BHA Urges Government to Increase Levy Settlement
British Horseracing Authority chief executive Nic Coward, who was guest speaker at this afternoon’s Thoroughbred Breeders’ Association Annual General Meeting in London, used his speech to urge the Government to increase racing’s funding when the imminent determination of the 47th Levy Scheme is announced.
"When this matter was last looked at by Government six years ago,
the then Secretary of State Tessa Jowell settled upon a levy that would
deliver funding in the range of £90m to £105m. I fail to
see how the current Determination can deliver anything but a significant
increase on this to racing: our needs have gone up, as a result of an
increased fixture list – not least to meet betting industry demands – as
have racing’s integrity costs, and the bookmakers’ capacity
to pay has also risen demonstrably.
"Now that we have reached a Determination process, Government is
required to consider fully all submissions and to reach a considered
informed view. Simply to say that the terms of the current Levy Scheme
are to be repeated will not be acceptable to us, nor justifiable given
the process that Government is working to. For one thing, it would completely
ignore the issue of betting exchanges.
"We have consistently and clearly explained why commercial discussions between certain betting operators and certain racecourses for picture payments have nothing to do with the levy, never have done, and the fact that the majority of firms have now signed up for Turf TV is though of course to be welcomed, giving racing a shop window on every high street and promoting betting on racing to punters across the country.
"Government and their consultants cannot ignore the benevolent climate British bookmakers have been operating in for a number of years now, and equally they cannot ignore reality when record profits are announced one minute, and relative poverty pleaded the next."
Coward also spoke about the collapse of last month’s criminal
trial that followed the City of London Police’s investigation into
alleged race fixing.
"I don’t intend to spend too long going over our previous
statements that have been widely reported. It is a matter of fact that
the focus of the Jockey Club’s Security Department’s file
and the complaint to the police was the gambling activities of someone
who had been warned off," he added.
"It is a matter of fact – not the Authority distancing itself
from the case – that once the initial approach to the police was
made, the investigation was in the hands of the police. It is also a
matter of fact that, following the largest such investigation of its
type, it was the police and the CPS who brought the case to court. This
was the position that we had always taken publicly well before the trial.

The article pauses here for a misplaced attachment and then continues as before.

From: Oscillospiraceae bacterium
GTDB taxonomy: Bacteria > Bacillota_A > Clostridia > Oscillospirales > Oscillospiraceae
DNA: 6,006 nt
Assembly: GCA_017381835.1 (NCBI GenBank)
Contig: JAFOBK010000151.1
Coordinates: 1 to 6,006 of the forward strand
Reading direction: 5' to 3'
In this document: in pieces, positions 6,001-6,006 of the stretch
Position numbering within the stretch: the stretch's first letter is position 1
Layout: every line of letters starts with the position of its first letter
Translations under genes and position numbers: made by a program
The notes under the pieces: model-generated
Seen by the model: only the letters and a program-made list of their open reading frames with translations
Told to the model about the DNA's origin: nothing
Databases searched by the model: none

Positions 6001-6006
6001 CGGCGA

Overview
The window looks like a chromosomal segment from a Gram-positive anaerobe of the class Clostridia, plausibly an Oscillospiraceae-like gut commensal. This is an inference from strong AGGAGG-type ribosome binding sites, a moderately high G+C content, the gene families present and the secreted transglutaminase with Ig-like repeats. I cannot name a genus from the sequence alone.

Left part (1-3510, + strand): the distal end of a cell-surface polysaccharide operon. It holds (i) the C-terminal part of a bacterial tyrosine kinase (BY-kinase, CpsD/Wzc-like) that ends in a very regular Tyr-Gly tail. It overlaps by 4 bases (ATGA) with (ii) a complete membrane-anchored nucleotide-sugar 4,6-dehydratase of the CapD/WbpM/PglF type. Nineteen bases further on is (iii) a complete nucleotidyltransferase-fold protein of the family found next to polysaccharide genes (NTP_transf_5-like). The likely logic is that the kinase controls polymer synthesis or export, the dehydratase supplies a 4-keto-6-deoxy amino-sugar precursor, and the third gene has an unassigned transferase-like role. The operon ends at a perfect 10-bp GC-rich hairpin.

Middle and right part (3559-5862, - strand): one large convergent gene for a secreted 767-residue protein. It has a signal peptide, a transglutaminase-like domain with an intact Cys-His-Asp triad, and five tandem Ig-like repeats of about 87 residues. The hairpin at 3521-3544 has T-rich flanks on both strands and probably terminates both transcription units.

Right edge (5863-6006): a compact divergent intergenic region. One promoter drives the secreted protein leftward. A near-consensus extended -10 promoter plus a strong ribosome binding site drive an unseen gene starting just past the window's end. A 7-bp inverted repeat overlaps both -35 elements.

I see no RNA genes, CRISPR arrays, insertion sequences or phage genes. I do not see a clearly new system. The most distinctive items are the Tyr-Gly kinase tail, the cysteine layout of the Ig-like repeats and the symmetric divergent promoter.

The outcome of the trial has not changed that.
"It is our role to deal with issues under the Rules of Racing – the
Rules that set out the standards that all involved in the sport have
to abide by – your Rules.
"Again, as we said would be the case in advance of proceedings getting underway, our legal department is reviewing the evidence presented in the trial. As the regulatory authority it is our duty to consider possible breaches of the Rules of Racing. We hope to conclude this review for next month’s Board meeting."
Coward added that the remit had been extended of Dame Elizabeth Neville’s review of BHA security operations, processes and procedures along with the progress made in implementing the recommendations of the joint security review of 2003.
"Since the trial we have asked Dame Elizabeth to broaden her remit
to take into account any issues raised by the trial, and I have also
asked her to assess the processes and procedures that racing and other
sports governing bodies should adopt when dealing with betting-related
matters that may involve breaches of law, as well as its own rules – this
is seriously important bearing in mind the new criminal offence of cheating
connected with betting. If there are lessons to learn from Dame Elizabeth’s
review, we will learn them," added Coward.
He revealed theat British Horseracing Authority director Ben Gunn has
just been asked by the tennis governing bodies to lead a review into
integrity in the sport.
"The ATP (Association of Tennis Professionals) and grand slams turned to us, as the leaders in the field, when first facing these issues," added Coward. "And in recognition of his expertise, the combined tennis governing bodies have now just yesterday announced that they have appointed Ben Gunn to jointly lead an independent analysis of their integrity regulations and procedures."
Coward added that the British Horseracing Authority’s former Security
Department had been renamed the Department of Integrity Services and
"This is not a name change, but reflects an important change in direction. It demonstrates a clear statement of intent: upholding the highest levels of integrity amongst the sport’s participants will lie at the heart of our operations," he continued.
"From the moment anyone applies for a licence, they will be made fully aware of the standards expected of them, including our new rules covering Inside Information. Education is key. The underpinning principle is that we do not want to have an integrity function with which individuals only come into contact when under suspicion or involved in an investigation in some way or another. Deterrent, detection and protection are of course important but the education process will, of course, always be ongoing."
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